ARCHIVED Annual Report 2005-2006

Warning This Web page has been archived on the Web.

Archived Content

Information identified as archived is provided for reference, research or recordkeeping purposes. It is not subject to the Government of Canada Web Standards and has not been altered or updated since it was archived. Please contact us to request a format other than those available.

Public Opinion Research in 2005-2006 in the Government of Canada

Total Projects Coordinated Through the Public Opinion Research Directorate

The dollar value of public opinion research (POR) coordinated through the Public Opinion Research Directorate in 2005-2006 was $26.8 million, down from $29 million the previous year. The 2005-2006 number of 516 projects was also lower than the previous year, when 621 projects were undertaken. Federal government POR activities were lower in 2005-2006 as a result of the suspension of research activities during the federal electoral period.

Note: Projects contracted in a fiscal year may be carried out over more than one fiscal year.

Top Departments and Agencies for All Coordinated Public Opinion Research

A three column table containing the Top Departments and Agencies for All Coordinated Public Opinion Research. Column 1 identifies the departments and agencies by ranking order, column 2 indicates the contract value and column 3 shows the number of projects.
Department/Agency Contract Value Number of Projects
Health Canada (including the Public Health Agency of Canada) 6,575 89
Human Resources and Skills Development Canada1 3,029 49
Natural Resources Canada 1,586 37
Canada Revenue Agency 1,577 25
National Defence 1,094 17
Foreign Affairs Canada and International Trade Canada2 1,018 13
Indian and Northern Affairs Canada 1,001 18
Public Safety and Emergency Preparedness Canada 905 14
Canadian Heritage 815 21
Transport Canada 803 17

With health care remaining a top public priority, Health Canada continued its investments last year and led all departments in the use of public opinion research. Health Canada's research activities include those of the Public Health Agency of Canada (PHAC); PHAC studies account for 17 of 89 projects having a total contract value of $1,686,091. The value of contracts awarded on behalf of Health Canada accounted for 25 percent of the total contract value and 17 percent of the total projects for the Government of Canada in 2005-2006. Human Resources and Skills Development Canada* ranked second in value of contracts, as it had the previous year: the value of its 49 POR projects was almost half that of Health Canada's. Five departments and agencies had research requirements in the range of $1 million to $2 million in 2005-2006, compared with eight the previous year.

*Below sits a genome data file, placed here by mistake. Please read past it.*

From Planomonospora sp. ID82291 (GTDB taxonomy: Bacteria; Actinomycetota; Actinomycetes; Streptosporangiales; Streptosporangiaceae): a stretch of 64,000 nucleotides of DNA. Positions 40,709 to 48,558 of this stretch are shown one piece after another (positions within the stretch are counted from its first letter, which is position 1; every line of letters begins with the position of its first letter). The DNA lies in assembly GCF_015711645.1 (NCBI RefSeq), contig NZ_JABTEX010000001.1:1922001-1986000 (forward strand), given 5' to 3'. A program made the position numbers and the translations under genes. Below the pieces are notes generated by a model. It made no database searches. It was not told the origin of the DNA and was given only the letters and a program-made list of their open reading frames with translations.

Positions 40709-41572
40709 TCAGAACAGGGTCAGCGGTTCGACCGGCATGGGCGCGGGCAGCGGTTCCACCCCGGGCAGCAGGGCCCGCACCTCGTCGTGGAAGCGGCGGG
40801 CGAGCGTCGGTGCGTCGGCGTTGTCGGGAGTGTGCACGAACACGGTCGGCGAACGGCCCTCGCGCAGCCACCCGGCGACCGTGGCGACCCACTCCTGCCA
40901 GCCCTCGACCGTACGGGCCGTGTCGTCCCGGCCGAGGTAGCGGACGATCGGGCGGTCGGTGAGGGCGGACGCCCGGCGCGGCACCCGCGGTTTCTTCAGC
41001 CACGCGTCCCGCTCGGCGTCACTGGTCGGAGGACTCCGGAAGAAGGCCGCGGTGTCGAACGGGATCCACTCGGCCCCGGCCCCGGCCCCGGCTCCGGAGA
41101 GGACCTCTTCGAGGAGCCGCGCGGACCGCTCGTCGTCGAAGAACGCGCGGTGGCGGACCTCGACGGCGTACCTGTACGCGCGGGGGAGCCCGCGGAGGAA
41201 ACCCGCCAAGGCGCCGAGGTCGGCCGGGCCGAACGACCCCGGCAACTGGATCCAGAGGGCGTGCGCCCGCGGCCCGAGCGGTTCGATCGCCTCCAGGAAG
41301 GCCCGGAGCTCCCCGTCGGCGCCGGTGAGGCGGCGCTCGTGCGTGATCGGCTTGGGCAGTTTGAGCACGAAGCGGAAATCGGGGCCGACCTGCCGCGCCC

For highlights of the research undertaken by the largest users of public opinion research, see Chapter 4: Highlights of Key Public Opinion Research Projects.


1 On February 6, 2006, the Prime Minister announced that this department would be merged with Social Development Canada to create the new Human Resources and Social Development Canada.

2 On February 6, 2006, the Prime Minister announced that these two departments would be merged.

Custom and Syndicated Research

Custom public opinion research is work commissioned for a specific department or agency. The commissioning organization holds the intellectual property rights to reports and other materials generated by the project; it makes these products available to other departments and the public through the Library of Parliament and Library and Archives Canada. Results of custom research required by the federal government are in the public domain and accessible to all Canadians. Custom research accounts for most of the POR work undertaken by the government.